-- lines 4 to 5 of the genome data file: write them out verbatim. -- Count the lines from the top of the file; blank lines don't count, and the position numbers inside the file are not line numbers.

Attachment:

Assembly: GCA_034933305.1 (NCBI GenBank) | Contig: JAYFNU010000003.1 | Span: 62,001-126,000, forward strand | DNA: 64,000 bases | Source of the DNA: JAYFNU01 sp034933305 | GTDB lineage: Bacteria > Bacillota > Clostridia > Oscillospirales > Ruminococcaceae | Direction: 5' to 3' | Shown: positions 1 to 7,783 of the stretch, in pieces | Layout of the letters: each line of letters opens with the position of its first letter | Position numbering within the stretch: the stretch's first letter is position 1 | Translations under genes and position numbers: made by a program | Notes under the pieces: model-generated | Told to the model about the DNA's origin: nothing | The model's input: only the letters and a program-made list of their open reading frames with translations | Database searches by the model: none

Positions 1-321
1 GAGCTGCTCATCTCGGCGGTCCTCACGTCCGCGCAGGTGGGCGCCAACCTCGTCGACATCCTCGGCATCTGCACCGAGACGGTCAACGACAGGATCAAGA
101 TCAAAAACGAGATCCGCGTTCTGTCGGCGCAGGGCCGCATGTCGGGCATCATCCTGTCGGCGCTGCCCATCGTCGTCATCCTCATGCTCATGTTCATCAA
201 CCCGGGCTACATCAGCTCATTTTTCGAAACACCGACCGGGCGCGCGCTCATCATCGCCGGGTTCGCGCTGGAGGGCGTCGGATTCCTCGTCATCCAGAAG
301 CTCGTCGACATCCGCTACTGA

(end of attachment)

101 TCAAAAACGAGATCCGCGTTCTGTCGGCGCAGGGCCGCATGTCGGGCATCATCCTGTCGGCGCTGCCCATCGTCGTCATCCTCATGCTCATGTTCATCAA
201 CCCGGGCTACATCAGCTCATTTTTCGAAACACCGACCGGGCGCGCGCTCATCATCGCCGGGTTCGCGCTGGAGGGCGTCGGATTCCTCGTCATCCAGAAG